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Beginning with an environmental impact report resulting from Nazko and Kluskus First Nations’ environmental protests in the 1970s, I engaged in a critical study of the archival history of this literacy event under the direction of Dr. Alanna Frost. I joined this project because of my interest in the intersections between writing and history, but my interest expanded into investigating the instances of what I call here “injustices in writing.” The report reveals that the writing surrounding this literacy event, regardless of intent, perpetuates the further colonizing of First Nations communities. We considered the particularly colonizing literary practices of the settler colonizers who wrote and/or contributed to these environmental protests to record First Nations’ land-use practices without establishing their communities as a cog in the machine of the dominant culture and economy. In my work, I constructed an environmental- and character-centered timeline and analyzed existing literacy sponsorship and decolonization scholarship to collaboratively consider a foundation for analyzing the history of this First Nations protest as an extended colonizing literacy event. We have found it necessary to center the protest’s literacy sponsors in our criticism, to emphasize the environmental transgression against First Nations communities, and to address potential intentions behind the incomplete archival history created and distributed by these sponsors. This work is crucial to reconsidering “well meaning” technical documents of the past as blueprints for the perpetuation of further injustices against marginalized communities.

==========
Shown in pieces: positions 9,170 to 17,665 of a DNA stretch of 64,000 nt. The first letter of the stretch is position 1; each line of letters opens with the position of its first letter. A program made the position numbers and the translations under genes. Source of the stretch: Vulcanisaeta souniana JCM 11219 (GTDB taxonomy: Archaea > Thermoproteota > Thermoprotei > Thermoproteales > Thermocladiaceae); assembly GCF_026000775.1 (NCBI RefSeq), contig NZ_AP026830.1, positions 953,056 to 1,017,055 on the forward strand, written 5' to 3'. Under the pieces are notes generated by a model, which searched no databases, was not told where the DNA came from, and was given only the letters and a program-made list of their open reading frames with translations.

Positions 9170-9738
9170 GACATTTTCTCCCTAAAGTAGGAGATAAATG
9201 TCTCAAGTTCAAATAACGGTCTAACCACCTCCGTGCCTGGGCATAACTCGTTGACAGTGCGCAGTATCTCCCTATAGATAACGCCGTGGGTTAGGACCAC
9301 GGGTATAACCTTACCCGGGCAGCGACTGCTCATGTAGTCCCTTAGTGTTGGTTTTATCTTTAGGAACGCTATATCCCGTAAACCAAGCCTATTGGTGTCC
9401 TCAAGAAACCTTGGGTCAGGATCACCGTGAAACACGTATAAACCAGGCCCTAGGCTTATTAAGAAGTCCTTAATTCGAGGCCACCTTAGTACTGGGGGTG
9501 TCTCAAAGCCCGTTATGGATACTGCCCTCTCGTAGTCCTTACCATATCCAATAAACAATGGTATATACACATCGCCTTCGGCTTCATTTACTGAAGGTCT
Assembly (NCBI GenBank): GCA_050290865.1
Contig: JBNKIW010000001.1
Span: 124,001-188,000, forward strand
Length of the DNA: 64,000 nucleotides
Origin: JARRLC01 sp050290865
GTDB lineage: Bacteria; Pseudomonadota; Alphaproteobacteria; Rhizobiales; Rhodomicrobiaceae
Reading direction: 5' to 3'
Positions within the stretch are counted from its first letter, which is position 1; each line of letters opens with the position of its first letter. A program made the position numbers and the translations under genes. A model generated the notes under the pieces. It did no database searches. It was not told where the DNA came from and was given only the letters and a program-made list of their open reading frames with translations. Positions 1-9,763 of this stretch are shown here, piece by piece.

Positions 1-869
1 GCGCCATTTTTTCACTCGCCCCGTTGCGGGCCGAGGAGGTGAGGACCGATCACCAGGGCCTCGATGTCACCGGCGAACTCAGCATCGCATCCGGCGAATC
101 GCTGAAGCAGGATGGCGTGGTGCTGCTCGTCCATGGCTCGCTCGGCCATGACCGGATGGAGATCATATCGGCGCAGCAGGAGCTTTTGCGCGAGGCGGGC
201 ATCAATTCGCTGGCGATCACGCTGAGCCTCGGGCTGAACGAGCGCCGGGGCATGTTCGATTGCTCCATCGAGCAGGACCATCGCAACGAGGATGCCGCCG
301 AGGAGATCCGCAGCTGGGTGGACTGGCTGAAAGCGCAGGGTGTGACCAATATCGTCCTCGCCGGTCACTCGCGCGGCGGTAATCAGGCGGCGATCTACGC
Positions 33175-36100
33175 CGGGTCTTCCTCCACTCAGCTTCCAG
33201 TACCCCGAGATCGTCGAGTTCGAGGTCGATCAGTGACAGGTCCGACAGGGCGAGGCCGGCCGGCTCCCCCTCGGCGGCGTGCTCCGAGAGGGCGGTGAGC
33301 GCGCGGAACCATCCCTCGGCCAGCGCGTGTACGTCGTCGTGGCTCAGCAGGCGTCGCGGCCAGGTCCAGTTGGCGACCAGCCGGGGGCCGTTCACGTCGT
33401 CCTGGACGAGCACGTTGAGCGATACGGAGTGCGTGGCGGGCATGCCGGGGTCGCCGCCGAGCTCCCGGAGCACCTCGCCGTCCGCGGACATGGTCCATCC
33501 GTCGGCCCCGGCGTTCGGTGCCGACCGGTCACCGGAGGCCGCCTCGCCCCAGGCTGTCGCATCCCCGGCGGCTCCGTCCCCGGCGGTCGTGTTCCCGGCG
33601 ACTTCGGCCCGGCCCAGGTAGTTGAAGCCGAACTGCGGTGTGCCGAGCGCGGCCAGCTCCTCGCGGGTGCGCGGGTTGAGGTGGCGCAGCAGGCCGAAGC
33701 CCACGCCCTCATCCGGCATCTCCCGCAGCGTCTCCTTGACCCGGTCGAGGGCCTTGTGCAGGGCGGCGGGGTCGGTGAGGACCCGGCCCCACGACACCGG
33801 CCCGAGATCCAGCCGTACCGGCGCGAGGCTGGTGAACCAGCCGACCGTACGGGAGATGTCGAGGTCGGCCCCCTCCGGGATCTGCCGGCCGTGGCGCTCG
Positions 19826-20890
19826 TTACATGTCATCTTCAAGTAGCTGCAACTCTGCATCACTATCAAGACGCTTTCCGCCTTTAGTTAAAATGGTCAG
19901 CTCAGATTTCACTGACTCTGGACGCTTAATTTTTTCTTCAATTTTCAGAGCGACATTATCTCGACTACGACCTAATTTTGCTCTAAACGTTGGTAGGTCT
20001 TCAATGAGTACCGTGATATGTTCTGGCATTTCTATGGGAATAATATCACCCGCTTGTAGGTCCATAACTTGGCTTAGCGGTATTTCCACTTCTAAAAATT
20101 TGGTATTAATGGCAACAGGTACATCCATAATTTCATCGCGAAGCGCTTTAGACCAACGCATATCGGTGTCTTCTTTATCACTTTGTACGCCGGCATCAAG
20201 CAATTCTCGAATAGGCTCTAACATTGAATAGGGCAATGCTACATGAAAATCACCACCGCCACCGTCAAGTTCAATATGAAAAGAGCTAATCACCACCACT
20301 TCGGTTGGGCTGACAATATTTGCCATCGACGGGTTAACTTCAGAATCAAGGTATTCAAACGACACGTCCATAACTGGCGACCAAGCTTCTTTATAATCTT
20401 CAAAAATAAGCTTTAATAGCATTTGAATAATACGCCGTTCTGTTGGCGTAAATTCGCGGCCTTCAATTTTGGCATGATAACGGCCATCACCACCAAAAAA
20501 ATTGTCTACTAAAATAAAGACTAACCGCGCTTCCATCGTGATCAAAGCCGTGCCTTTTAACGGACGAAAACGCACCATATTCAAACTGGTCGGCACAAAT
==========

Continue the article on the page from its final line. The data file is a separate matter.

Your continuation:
Research and Creative Experience for Undergraduates (RCEU)



College Name

College of Arts, Humanities, and Social Sciences


Alanna Frost

Publication Date


Document Type



Literacy sponsorship, Literacy event, Decolonization

First Nations' Environmental Protests



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